Most recently, Jane shared her story with Law360, in an article entitled The Pursuit Of Wellness In BigLaw: Lessons From My Journey (subscription required). In a heartfelt account, Jane opened up about mental health and wellness issues in Big Law  —  including her personal experiences with the pressures of the industry, the costs of perfectionism, reaching an emotional breaking point and, as a potential blueprint for others, how she has set boundaries and made changes to her daily routine to take care of herself. “I conflated sacrifice with success and exhaustion with excellence. I just continued to reach and reach — demanding that I become the perfect attorney I knew I was not, waiting for the day I could finally stop acting and just be,” she writes. 

Together with Jane, AABANY is proud to further explore the human side of lawyering in The Whole Lawyer Project. The inaugural episodes of the podcast, which feature immediate past AABANY President Brian Song and AboveTheLaw Founder, David Lat, can be found under the tab for The Whole Lawyer Project on the AABANY blog. It can also be found on Spotify and iTunes. For anyone hoping to gain further insight into the human stories behind our external success, it is well worth a listen.


AABANY Mentioned in Law360 Article on Bar Associations in New York Condemning Violence at the U.S. Capitol

The Asian American Bar Association of New York (AABANY) was recently mentioned in a Law360 article on New York state bar associations’ reactions to the violence that occurred at the U.S. Capitol on Wednesday, January 6, 2021. The article states: “The Asian American Bar Association of New York, one of the state’s most vocal attorneys group, endorsed a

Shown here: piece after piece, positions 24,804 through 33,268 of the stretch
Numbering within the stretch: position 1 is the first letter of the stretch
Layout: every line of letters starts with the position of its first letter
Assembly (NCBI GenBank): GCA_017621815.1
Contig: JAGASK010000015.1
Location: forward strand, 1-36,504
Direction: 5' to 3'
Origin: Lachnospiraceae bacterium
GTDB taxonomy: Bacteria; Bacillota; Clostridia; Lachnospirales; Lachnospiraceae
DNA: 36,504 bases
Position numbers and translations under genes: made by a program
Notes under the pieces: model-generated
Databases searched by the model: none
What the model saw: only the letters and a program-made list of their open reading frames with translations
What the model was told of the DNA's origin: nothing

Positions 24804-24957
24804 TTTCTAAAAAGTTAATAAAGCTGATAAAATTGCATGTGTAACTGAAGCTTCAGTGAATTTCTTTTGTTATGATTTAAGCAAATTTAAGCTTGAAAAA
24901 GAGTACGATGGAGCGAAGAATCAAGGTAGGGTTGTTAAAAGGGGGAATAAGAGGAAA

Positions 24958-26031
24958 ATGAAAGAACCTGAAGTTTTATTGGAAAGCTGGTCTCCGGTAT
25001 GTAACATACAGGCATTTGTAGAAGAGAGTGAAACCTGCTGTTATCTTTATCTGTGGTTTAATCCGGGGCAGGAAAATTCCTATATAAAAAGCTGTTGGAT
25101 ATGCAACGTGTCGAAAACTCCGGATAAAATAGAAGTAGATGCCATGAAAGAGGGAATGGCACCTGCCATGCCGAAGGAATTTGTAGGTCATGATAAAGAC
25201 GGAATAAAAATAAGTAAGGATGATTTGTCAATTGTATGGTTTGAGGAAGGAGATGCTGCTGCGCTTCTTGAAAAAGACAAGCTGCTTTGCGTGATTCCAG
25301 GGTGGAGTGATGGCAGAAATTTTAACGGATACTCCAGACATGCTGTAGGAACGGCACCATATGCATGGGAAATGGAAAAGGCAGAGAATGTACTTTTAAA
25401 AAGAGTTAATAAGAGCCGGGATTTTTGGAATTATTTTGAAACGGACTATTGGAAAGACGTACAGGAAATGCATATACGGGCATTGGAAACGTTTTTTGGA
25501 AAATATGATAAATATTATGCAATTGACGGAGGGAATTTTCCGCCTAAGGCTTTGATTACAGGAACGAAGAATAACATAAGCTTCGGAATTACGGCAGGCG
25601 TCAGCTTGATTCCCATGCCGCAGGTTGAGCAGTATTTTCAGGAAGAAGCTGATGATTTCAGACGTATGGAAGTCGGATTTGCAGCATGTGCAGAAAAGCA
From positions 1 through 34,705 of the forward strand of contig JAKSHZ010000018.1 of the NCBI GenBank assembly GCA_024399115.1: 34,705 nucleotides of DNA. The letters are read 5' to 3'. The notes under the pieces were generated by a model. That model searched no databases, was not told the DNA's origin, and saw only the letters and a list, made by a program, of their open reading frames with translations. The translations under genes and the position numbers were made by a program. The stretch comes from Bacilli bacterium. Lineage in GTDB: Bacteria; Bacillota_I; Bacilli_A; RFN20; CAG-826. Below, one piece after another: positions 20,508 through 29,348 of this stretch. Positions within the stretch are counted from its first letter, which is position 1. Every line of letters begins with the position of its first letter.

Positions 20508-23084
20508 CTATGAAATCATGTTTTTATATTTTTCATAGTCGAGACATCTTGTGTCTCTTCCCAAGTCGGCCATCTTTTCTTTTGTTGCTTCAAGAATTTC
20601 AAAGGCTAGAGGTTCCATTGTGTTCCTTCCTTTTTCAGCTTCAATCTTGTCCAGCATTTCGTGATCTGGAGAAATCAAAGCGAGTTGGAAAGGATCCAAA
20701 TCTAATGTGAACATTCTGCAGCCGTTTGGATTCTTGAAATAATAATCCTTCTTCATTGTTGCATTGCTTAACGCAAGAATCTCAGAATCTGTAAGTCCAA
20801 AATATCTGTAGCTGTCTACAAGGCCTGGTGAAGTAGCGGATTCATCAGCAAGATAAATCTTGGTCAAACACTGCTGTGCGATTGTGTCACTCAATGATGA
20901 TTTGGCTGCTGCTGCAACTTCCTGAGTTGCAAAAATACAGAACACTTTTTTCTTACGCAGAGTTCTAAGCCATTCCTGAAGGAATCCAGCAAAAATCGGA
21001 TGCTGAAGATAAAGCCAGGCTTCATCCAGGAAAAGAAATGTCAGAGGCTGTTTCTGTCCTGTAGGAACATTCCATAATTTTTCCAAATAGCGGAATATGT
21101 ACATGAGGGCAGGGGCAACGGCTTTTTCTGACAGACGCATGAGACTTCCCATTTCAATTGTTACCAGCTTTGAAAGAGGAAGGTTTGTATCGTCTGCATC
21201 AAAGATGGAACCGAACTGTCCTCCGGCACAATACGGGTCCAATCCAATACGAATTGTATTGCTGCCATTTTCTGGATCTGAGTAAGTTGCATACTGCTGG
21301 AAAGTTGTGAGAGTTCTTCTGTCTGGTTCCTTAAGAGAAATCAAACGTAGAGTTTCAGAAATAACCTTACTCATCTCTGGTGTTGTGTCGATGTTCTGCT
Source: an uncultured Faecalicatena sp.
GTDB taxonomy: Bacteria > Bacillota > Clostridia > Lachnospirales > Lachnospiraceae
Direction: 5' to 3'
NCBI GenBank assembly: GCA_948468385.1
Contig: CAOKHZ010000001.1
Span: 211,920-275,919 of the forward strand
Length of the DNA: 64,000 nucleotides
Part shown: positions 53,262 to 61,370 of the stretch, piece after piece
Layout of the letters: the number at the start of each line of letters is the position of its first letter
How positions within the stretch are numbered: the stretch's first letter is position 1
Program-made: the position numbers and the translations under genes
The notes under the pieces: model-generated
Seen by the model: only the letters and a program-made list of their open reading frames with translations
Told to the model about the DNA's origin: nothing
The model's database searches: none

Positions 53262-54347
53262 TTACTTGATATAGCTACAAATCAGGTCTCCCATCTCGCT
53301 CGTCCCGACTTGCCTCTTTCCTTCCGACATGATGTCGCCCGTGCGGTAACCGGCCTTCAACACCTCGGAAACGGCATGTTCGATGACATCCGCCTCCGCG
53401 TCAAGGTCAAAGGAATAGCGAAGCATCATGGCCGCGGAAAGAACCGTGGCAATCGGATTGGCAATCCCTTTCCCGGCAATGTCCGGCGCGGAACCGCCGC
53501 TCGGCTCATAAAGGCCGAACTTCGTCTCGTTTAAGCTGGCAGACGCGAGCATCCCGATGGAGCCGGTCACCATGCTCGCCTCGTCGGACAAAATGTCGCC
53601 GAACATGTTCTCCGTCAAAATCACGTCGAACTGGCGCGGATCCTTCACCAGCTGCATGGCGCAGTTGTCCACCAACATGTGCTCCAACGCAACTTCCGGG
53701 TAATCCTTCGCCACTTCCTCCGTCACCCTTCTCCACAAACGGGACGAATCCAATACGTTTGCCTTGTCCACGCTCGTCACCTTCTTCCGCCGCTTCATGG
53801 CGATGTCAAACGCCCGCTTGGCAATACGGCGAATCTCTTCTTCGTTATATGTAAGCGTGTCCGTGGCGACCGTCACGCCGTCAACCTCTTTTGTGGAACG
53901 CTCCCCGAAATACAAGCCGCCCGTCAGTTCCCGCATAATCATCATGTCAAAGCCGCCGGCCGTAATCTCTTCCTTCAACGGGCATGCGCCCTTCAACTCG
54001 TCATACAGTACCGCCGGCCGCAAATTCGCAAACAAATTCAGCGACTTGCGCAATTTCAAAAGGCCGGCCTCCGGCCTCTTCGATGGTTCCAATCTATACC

statement published by its parent organization, the National Asian Pacific American Bar Association, decrying the storming of the Capitol as the act of militants.”

NY Lawyers Condemn Storming Of US Capitol By Mob
By Marco Poggio

Law360 (January 7, 2021, 4:34 PM EST) — Prominent New York state bar associations have condemned the violence that unfolded in Washington, D.C., on Wednesday, in which a mob of President Donald Trump’s supporters broke into the U.S. Capitol as the Electoral College vote certification was in progress, resulting in the deaths of four people. Read more here (subscription is required).

Join AABANY in Supporting Portrait Project 2.0

A recent Law360 article entitled “Why Are Law Clerks So White” reported:

Take any five federal law clerks, and at least four of them would probably be white. And nobody can be certain why.

California Supreme Court Justice Goodwin Liu has some guesses about the reasons black, Asian and Latino lawyers are largely shut out of these prestigious positions that can turbocharge a lawyer’s early career. But he says it’s impossible to pinpoint reasons or patterns because so little data exists.

“We actually don’t even know the most basic things about those opportunities,” Justice Liu told Law360. “It would be interesting if we could know even basic things, like do women judges get more women clerks? We have impressions of that, but we don’t know with any precision whether these things are true.”

The article went on to talk about how Justice Liu plans to address these questions in Portrait Project 2.0. AABANY is supporting this research as a Silver Sponsor. AABANY challenges its members to donate to Portrait Project 2.0. AABANY will match member donations up to $5,000. Join AABANY in advancing the work of Portrait Project 2.0. Read more at https://www.aabany.org/page/PortraitProject20

To read the full Law360 article go to https://www.law360.com/articles/1156019?utm_source=ios-shared&utm_medium=ios&utm_campaign=ios-shared